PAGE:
The neighbourhood can give one a greater sense of a geographic and social whole. It can serve as a bridge between the home and the larger society. The limited control we have over who our neighbours are reflects the normal conditions of a large society.
How well do you know your neighbours? How much does your neighbourhood mean to you? How many of your needs can you meet within walking distance of your home? Such questions may be challenging for some of us, but they have been sharpened by Covid lockdowns and environmental concerns. Beyond that, says social philosopher David Thunder, we should be thinking about the moral, social and economic importance of the neighbourhood.
In a paper delivered at a recent conference of the London-based Home Renaissance Foundation, Dr. Thunder argues that our locality is critical to the flourishing of the family and society. In the following interview with MercatorNet he explains why.
MercatorNet: A notable effect of Covid lockdowns—at least the first ones this year—was the greater neighbourliness that many people reported: people meeting others for the first time while walking the streets or local parks, checking elderly neighbours and offering to do shopping, or just singing together from their balconies. What lessons can we take from this phenomenon?
David Thunder: This shows that when there is a strong shared perception of a common need, that can elicit sentiments and behaviours of solidarity. So, a greater sense of neighbourly connection can emerge in times of emergency like a war or pandemic. The problem is, how can we continue to preserve this vivid perception of shared needs even in normal times? That is the great challenge as I see it.
MN: How do you define a neighbourhood?
DT: The term “neighbourhood,” as its etymology suggests, refers to individuals living more or less close to each other. This proximity is not only geographic but social and cultural (sharing a social space and having certain shared cultural landmarks, symbols, and guiding norms), and also psychological-affective (having some sense of mutual affinity, acceptance, or identification).
A functional neighbourhood is populated by a group of individuals and families who together constitute a sort of community (a dysfunctional neighbourhood may be torn apart by toxic strife and division, the negation of “community”).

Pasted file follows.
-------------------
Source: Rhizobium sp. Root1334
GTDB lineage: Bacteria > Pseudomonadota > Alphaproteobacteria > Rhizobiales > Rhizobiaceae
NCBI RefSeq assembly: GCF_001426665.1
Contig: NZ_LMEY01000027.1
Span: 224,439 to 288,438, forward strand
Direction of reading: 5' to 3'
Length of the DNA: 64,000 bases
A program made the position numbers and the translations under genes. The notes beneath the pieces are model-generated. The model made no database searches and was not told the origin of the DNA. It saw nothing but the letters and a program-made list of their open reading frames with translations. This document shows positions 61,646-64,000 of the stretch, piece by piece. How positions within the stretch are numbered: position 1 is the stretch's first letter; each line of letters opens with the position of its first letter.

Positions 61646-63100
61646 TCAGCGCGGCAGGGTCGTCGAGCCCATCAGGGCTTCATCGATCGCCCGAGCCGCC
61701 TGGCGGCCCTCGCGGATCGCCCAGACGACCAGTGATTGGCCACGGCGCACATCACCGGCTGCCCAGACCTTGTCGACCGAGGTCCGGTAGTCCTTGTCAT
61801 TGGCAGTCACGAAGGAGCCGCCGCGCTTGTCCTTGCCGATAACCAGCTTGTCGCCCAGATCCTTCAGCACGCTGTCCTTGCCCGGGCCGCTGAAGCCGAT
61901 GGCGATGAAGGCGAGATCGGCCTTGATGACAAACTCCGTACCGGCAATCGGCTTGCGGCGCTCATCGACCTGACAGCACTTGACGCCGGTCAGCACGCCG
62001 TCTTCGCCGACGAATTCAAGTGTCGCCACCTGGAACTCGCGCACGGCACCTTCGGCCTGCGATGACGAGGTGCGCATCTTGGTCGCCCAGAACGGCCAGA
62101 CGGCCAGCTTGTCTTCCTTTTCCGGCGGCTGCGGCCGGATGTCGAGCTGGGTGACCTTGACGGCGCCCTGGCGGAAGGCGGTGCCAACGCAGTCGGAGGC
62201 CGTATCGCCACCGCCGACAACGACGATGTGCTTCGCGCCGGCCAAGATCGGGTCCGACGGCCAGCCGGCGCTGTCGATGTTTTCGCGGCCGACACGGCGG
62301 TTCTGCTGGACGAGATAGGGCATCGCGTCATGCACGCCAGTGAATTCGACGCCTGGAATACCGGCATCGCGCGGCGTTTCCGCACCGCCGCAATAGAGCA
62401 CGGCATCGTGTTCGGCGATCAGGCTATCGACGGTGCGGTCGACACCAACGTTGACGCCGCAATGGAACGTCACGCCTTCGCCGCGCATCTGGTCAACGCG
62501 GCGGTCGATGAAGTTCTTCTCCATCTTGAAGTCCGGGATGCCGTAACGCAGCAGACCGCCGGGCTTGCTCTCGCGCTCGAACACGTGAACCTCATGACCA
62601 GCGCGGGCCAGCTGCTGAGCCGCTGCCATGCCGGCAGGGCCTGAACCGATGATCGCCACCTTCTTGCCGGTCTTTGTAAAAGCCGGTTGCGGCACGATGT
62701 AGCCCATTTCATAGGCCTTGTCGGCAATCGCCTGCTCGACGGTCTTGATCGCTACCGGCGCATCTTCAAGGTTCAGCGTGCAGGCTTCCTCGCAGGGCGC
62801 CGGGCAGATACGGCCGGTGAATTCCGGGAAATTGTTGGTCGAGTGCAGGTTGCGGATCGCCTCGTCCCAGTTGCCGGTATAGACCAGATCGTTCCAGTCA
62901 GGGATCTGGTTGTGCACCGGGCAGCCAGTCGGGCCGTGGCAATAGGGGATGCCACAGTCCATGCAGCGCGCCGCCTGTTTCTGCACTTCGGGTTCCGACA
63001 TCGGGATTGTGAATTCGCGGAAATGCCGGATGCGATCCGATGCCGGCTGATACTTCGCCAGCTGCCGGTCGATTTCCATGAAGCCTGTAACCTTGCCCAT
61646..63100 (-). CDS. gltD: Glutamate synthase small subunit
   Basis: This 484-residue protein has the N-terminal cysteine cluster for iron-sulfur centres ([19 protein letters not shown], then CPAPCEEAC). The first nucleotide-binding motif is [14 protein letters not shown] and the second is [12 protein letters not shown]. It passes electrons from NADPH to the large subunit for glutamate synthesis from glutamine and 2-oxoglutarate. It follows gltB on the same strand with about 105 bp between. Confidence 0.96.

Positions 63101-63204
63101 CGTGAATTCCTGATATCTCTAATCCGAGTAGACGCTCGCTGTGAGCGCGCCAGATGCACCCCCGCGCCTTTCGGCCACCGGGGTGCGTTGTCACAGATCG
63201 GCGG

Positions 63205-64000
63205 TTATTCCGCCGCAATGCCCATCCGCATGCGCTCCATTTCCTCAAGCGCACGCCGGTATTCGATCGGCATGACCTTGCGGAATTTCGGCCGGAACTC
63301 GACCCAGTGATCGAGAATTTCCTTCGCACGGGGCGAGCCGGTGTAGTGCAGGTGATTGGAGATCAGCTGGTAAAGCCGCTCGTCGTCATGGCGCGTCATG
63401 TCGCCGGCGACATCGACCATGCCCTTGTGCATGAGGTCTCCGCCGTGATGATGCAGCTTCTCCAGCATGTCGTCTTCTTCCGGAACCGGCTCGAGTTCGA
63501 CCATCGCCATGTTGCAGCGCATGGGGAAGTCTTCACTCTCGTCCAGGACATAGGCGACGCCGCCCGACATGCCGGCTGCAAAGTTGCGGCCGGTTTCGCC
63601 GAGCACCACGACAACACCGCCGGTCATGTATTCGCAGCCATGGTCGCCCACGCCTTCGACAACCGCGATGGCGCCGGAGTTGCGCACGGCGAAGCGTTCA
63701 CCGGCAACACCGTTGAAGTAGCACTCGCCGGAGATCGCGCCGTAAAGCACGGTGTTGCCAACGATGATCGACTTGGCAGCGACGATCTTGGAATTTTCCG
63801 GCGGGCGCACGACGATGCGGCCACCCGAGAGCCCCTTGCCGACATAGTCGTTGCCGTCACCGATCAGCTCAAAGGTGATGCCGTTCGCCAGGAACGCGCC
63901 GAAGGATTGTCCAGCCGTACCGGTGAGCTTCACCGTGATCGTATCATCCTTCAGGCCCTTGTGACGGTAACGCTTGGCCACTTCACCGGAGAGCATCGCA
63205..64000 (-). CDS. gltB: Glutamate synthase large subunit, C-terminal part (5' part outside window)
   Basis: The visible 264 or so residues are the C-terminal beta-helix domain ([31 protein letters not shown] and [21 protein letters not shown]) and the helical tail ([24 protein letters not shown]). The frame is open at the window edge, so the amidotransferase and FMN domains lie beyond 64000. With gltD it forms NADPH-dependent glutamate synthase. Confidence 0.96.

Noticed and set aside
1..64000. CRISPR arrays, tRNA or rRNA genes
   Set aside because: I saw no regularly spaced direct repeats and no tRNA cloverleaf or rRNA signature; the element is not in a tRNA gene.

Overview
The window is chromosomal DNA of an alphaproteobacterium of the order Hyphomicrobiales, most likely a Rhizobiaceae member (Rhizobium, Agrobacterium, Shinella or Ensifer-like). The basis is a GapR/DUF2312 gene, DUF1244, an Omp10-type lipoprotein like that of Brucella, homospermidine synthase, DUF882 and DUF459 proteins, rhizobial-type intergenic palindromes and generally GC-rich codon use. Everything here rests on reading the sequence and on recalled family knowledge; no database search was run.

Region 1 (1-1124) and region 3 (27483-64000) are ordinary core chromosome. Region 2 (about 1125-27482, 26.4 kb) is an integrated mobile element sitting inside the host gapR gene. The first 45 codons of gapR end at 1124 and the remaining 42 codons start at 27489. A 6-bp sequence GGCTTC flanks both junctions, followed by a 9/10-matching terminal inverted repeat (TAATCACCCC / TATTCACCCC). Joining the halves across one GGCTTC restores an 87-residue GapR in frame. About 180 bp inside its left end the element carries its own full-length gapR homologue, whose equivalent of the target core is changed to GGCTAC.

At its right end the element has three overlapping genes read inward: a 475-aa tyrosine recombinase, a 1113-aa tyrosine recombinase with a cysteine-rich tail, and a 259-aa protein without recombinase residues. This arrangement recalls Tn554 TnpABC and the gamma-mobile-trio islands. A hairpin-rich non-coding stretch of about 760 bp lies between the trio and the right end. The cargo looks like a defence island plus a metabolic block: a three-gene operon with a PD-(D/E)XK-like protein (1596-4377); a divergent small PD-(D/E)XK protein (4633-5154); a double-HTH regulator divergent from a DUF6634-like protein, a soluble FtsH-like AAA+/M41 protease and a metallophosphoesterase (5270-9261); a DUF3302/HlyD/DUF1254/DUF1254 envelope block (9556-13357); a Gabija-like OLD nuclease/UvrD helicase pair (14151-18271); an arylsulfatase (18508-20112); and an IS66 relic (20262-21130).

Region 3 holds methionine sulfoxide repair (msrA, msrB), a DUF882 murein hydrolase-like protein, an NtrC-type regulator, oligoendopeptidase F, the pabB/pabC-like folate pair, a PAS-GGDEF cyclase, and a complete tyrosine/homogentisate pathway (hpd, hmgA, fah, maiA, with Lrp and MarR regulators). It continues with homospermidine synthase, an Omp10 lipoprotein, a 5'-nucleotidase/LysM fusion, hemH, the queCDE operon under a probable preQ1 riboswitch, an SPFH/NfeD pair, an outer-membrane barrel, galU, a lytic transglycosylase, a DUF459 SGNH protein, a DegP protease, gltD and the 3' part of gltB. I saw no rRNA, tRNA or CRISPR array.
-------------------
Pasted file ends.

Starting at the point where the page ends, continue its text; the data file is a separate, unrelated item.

MN: It does seem that neighbours and neighbourhoods have become optional extras in recent times. The car, the dual-income family, television and individualised digital media have enlarged our world and reduced our time for local interactions. Isn’t this just the inevitability of change? Are we missing anything vital by living in a global village?
DT: It does seem inevitable, but in reality, it is a phenomenon of social life, and is thus within our power to change. It is a question of lifestyle, and building a certain way of life with others is not impossible. We can choose to live exclusively in a “global village” but that would probably entail losing many close neighbourly contacts and bringing much of our life online.
I believe it is possible to build “intentional” communities and one way to do this is through a religiously inspired organisation—for those of us who have religious faith. But simply reaching out to neighbours or inviting them into our homes can be an important first step toward building a more tangible and rooted form of community. Schools, universities, and workplaces can also be points of encounter that can be taken advantage of, especially if our colleagues live in our geographic area.
MN: You argue that the neighbourhood is best suited to the role of socialising family members. Couldn’t the school or the church or sports clubs, which tend to serve wider populations, do this equally well?
DT: The school or church or sports club can certainly play an important socialising role. However, what the neighbourhood is uniquely well positioned to do is to socialise people into a bigger, multi-purpose community, in which one encounters a plurality of opinions and ways of life, and one gets a first taste of what it means to be a “citizen” of a city or nation.